EvidenceProf Blog

Editor: Colin Miller
Univ. of South Carolina School of Law

Saturday, April 4, 2009

Litigating With The Sopranos, Take 3: Supreme Court Of New Jersey Creates Forfeiture By Wrongdoing Exception

I have written two previous posts (here and here) about State v. Byrd, 923 A.2d 242 (N.J.Super.A.D. 2007), an opinion by the Superior Court of New Jersey, Appellate Division, in which the court refused to graft a forfeiture by wrongdoing exception onto the New Jersey Rules of Evidence because "such a change in the Rules of Evidence should be accomplished by our Supreme Court in accordance with the procedure prescribed in N.J.S.A. 2A:84A-38 and -39, rather than by judicial opinion...." In my post on Byrd back in January, I noted that "[w]e should have the response of the Supreme Court of New Jersey shortly." Well, on Thursday we got it. And the New Jersey Supremes created such an exception, pending a New Jersey Senate and General Assembly joint resolution signed by the Governor.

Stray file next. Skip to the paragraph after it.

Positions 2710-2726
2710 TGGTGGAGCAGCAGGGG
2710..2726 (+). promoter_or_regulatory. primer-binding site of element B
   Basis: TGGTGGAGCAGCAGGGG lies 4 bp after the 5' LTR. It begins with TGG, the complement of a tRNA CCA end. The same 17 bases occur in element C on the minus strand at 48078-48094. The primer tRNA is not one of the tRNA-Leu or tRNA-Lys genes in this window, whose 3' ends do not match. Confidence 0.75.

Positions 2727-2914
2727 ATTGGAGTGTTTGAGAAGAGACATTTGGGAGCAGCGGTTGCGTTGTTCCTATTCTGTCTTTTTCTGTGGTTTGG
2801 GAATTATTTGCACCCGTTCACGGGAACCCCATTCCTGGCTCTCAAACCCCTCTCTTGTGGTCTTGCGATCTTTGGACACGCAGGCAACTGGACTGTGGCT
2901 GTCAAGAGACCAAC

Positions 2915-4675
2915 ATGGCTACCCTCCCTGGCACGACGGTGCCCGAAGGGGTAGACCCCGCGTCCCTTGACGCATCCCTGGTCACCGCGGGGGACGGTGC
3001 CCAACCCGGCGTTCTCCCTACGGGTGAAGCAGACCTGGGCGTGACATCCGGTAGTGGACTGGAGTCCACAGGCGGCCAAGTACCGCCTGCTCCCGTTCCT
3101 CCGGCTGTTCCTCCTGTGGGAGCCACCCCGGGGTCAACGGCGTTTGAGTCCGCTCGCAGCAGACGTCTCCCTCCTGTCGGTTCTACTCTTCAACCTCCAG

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April 4, 2009 | Permalink | Comments (0) | TrackBack (0)

Friday, April 3, 2009

Confrontation Invitation: Court Of Appeals Of Ohio Finds Invited Error In Response To Confrontation Clause Appeal

The recent opinion of the Court of Appeals of Ohio, Ninth District in State v. Moorer, 2009 WL 818945 (Ohio App. 9 Dist. 2009), is an interesting opinion that involves statements falling under both Davis v. Washington, 547 U.S. 813 (2004),  and Hammon v. Indiana.  The problem for Moorer, however, was that while the admission of statements falling under Hammon v. Indiana ordinarily would have violated his rights under the Confrontation Clause, the Court of Appeals instead found that they fell under the invited error doctrine.